Heidegger lay out the obstacles to authenticity and questioning ones identity in his notion of “The They” (das Man) meanwhile Camus’ novel was related to social conventions and social expectations. Heidegger refers Das Man as not a human being. What he means by the they was the social norms and living rules. It was stated on the book that Das Man refers to one’s state of mind and determines what and how one “sees”. In the novel The Stranger, Meursault’s trial show how his state of mind was. As stated on the novel, Meursault was not showing any emotions that a normal being considered normal. He was not sad over his mother funeral and when he was caught after killing the guy on the beach, he shows no regrets. The point is that he was not behaving as social expectations. People question his state of mind because he was not behaving as the social expected him to. Usually when a relative passed away, there are certain behaviors that normal being will show like sadness. Regret and feeling guilty is also something expected by the society after someone do something horrible like killing another human being. Meursault was not behaving as the notion of Das Man.

All of these relates to Camus’ critique over freedom and self-interpretations in a way that people always see and based their actions of others. People see and they judge. Freedom means one is free to do whatever the subject do without being judge. Das Man, being the social norms and living rules became some sort of invisible guidance that people think everyone should behave like so. It was never stated that one should live according to the Das Man, but it is one of those thing that everyone know and everyone think they should follow so. It is some sort of expectations. Simple way to relate to this is for example, a professor gave students a paper assignments. In a high level education, professors do not need to remind the students to cite if they get something from an outside source because they are expecting the students to know the rules on writing a paper already. Meursault behavior was judge because the society think his behavior does not belong to the society. When people start judging one’s behavior, freedom of expression and self-interpretations are no longer exist.

Heidegger express death as a situation “being-towards-death”. Death is certain and that it cannot be experienced through the death of others. Each Da-sein has their own death. Camus express death by linking it with the absurd. Camus stated “It is only by repeatedly revolting against the absurdity of his predicament, without appeal or hope beyond it, that a human being fully expresses the absurd relationship. Only the person who sees clearly what in the final analysis is his ultimately tragic and trusting situation relative to his world and remains actively unreconciled to it can be said to “live out the absurd.””. Camus see death as something certain and that being absurd is the biggest reason one die. When one feel nothing, they have no point to live and that may lead to death.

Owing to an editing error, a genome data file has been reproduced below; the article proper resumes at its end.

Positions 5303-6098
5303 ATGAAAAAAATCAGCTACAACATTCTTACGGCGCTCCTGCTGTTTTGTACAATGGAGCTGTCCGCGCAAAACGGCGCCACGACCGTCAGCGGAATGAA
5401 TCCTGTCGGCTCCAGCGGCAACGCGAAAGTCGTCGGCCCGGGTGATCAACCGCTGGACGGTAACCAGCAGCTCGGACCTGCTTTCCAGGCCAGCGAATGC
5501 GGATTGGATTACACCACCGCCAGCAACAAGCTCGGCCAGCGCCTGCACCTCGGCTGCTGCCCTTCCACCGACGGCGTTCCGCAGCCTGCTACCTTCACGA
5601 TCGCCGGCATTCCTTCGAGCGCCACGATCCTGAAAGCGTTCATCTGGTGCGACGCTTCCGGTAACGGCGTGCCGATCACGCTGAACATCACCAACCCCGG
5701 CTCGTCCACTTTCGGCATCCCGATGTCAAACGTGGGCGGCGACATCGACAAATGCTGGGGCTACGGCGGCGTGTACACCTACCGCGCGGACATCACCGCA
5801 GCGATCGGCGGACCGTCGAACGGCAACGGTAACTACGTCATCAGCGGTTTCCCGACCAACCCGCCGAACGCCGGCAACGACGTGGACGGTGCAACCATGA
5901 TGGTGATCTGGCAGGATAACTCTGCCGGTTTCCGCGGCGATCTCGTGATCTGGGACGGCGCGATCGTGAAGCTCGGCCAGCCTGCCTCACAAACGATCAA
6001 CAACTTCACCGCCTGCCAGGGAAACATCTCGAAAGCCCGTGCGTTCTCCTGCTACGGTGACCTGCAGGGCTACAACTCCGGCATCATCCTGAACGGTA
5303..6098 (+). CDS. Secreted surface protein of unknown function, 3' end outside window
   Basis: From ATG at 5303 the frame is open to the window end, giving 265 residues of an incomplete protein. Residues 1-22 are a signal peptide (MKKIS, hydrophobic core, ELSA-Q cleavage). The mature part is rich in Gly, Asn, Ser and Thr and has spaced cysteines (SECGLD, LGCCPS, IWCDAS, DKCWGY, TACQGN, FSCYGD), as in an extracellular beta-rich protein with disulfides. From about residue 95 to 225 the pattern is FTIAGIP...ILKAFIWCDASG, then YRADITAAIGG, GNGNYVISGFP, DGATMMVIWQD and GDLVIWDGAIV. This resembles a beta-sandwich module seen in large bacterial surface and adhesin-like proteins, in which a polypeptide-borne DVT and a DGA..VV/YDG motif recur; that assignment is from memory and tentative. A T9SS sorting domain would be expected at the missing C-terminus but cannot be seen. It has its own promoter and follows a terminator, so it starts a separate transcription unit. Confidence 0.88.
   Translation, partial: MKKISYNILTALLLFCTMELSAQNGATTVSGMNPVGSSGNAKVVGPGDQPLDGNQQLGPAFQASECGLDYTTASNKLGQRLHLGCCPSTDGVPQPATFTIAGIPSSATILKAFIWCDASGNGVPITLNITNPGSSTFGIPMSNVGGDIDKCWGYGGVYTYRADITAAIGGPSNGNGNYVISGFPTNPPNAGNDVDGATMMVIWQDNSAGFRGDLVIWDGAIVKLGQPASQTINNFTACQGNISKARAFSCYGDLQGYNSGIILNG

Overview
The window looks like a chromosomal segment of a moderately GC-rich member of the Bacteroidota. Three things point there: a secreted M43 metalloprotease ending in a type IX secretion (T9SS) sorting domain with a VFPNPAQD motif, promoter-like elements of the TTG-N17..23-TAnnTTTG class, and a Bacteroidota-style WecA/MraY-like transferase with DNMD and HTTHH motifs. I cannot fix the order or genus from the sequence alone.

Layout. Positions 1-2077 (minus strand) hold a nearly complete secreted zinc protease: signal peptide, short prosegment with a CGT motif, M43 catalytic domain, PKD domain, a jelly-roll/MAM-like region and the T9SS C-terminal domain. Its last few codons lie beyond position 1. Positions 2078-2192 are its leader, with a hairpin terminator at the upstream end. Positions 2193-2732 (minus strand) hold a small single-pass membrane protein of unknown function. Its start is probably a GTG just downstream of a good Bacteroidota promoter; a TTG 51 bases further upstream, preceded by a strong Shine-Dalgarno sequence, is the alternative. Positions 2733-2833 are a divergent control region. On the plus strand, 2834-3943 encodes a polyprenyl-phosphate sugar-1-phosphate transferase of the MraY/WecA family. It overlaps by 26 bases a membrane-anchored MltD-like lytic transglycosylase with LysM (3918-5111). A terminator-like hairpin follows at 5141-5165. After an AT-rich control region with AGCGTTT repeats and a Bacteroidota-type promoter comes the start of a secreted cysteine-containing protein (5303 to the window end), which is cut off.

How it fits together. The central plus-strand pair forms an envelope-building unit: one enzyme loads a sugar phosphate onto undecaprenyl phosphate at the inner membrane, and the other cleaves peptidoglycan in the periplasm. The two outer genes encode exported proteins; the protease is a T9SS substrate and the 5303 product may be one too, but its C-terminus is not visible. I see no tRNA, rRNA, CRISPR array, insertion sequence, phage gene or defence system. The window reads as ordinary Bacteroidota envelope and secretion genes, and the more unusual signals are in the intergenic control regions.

Heidegger and Camus agree that death is certain. But they have different approach towards death. Heidegger approach death by saying that Angst may lead to death while Camus say that being Absurd is the thing that lead to death.

Similarities between Heidegger and Camus vary from how overthinking can lead to death to how people’s judgement restrain one’s freedom and self-interpretations. Heidegger has the approach by explaining theoretically and logically with real life examples like Galileo, meanwhile Camus explain his point of view by writing a novel and put us into thinking what is right and what is wrong and how the norms and social rules came in the way between us and judging that subject in particular. Both delivers almost the same conclusion but when combined, they complete each other’s point of view. Heidegger’s theory on Angst became a whole point because of Camus’ theory of the feeling of Absurd, and Camus’ critique on social conventions and expectations became a valid point because of Heidegger’s theory on Das Man, Social rules and norms. In my opinion, one should read both readings by Heidegger and Camus to understand the whole point of why a being exist, and what leads to their death.

Works cited

  1. Heidegger, M. (1962). Being and time (J. Macquarrie & E. Robinson, Trans.). Harper & Row.
  2. Camus, A. (1955). The myth of Sisyphus and other essays (J. O'Brien, Trans.). Vintage Books.
  3. Solomon, R. C. (1974). Existentialism (2nd ed.). Random House.
  4. Flynn, T. R. (2014). Existentialism: A very short introduction. Oxford University Press.
  5. Marino, G. (2016). The existentialist's survival guide: How to live authentically in an inauthentic age. HarperOne.
  6. Guignon, C. B. (Ed.). (2002). The Cambridge companion to Heidegger. Cambridge University Press.
  7. Bair, D. (2010). Albert Camus: A life. Vintage Books.
  8. Kaufmann, W. (1975). Existentialism: From Dostoevsky to Sartre (2nd ed.). Plume.
  9. Davenport, J. (2006). Camus's L'Etranger: Fifty years on. Cambridge Scholars Press.
  10. Moran, D. (2000). Introduction to phenomenology. Routledge.